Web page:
Like or Dislike: Thumb up 4 Thumb down 2

  4. Anonne says:

    The Republicans control the messaging. Even to so-called Liberal Media is forced to produce false equivalences that cloud what is really going on. Look at the Sunday Morning tv shows. They are loaded with Republicans, why? In the name of a false “balance.”

    Add to it the dumbification of America on top of a general apathy in the electorate, and you have a perfect storm for bad policies to continue propagating themselves.

    Like or Dislike: Thumb up 2 Thumb down 0

  5. C. Clavin says:

    @C. Clavin:
    Oh my….Look what that weak incompetent lead from behind President has done now …
    http://america.aljazeera.com/articles/2014/5/23/iaea-iran-uranium.html

    Like or Dislike: Thumb up 2 Thumb down 0

  6. Moosebreath says:

    @Anonne:

    “Look at the Sunday Morning tv shows. They are loaded with Republicans, why? In the name of a false “balance.””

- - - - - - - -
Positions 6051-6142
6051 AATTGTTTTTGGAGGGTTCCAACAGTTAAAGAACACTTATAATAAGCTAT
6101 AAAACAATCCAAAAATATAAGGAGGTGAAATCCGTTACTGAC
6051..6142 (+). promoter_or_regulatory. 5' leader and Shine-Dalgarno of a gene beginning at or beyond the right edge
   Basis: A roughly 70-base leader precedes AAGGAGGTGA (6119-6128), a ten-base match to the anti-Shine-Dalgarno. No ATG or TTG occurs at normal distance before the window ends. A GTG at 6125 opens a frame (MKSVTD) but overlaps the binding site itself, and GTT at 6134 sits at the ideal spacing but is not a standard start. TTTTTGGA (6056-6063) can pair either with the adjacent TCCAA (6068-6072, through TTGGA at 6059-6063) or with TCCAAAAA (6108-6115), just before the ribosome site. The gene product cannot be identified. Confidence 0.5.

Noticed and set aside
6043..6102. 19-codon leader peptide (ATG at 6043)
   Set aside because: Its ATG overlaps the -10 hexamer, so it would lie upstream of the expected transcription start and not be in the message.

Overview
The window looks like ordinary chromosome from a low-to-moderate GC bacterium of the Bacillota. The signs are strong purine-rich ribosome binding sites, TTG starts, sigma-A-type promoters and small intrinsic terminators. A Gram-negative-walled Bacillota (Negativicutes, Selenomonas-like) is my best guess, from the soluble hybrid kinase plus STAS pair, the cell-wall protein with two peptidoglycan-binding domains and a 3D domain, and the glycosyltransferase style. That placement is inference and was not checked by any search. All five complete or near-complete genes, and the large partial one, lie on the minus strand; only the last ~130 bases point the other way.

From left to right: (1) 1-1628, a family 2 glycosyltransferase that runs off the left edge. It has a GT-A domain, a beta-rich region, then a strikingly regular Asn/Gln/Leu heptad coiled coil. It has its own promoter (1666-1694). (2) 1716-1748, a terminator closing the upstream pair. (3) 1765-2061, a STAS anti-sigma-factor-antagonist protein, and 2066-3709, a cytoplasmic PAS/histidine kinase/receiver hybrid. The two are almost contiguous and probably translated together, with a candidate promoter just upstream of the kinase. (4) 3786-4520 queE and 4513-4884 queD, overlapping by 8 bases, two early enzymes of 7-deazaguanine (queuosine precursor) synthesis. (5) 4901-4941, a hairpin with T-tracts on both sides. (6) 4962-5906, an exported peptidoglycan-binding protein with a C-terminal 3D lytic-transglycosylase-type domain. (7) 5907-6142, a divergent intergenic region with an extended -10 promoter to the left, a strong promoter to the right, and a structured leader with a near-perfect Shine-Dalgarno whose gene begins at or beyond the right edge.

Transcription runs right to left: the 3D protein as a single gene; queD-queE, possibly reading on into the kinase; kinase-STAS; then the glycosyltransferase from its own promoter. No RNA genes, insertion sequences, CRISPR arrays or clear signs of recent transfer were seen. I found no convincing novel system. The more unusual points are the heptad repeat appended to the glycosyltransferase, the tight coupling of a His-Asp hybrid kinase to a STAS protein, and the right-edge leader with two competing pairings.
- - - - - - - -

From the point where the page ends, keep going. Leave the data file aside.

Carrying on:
That’s not it. If they were looking for balance, then the guests would be roughly 50-50, instead of a strong majority Republican. The networks know the demographics of their audience leans old and conservative, and determine the guest list accordingly.

    Like or Dislike: Thumb up 2 Thumb down 0

  7. gVOR08 says:

    @Anonne: @Moosebreath: True. Also the media are part of the This Town DC cocktail party circle jerk, which seems to still lean heavily GOP. You’re dead on with “so-called Liberal Media”. I often call it the SLMSM, supposedly liberal main stream media. But I think it’s more accurate to use the older term “establishment press”. The reporters may lean liberal, but the ownership is .01% all the way.

    Years ago J. K. Galbraith had a line to the effect that being an apologist for the wealthy always pays better than crusading for the truth.

    Like or Dislike: Thumb up 2 Thumb down 0

  8. James in Silverdale, WA says:

    No because the issue is about ready to be settled for the ages. Once that happens, there’s no “there, there” to be “fighting for.” People who want to get married are not, on balance, going to continue “the fight” once they are permitted to marry in their state.

    It will always be a wedge issue for the GOP because so much of the base sees zero compromise on this issue, and many others.

    Like or Dislike: Thumb up 0 Thumb down 0

  9. stonetools says: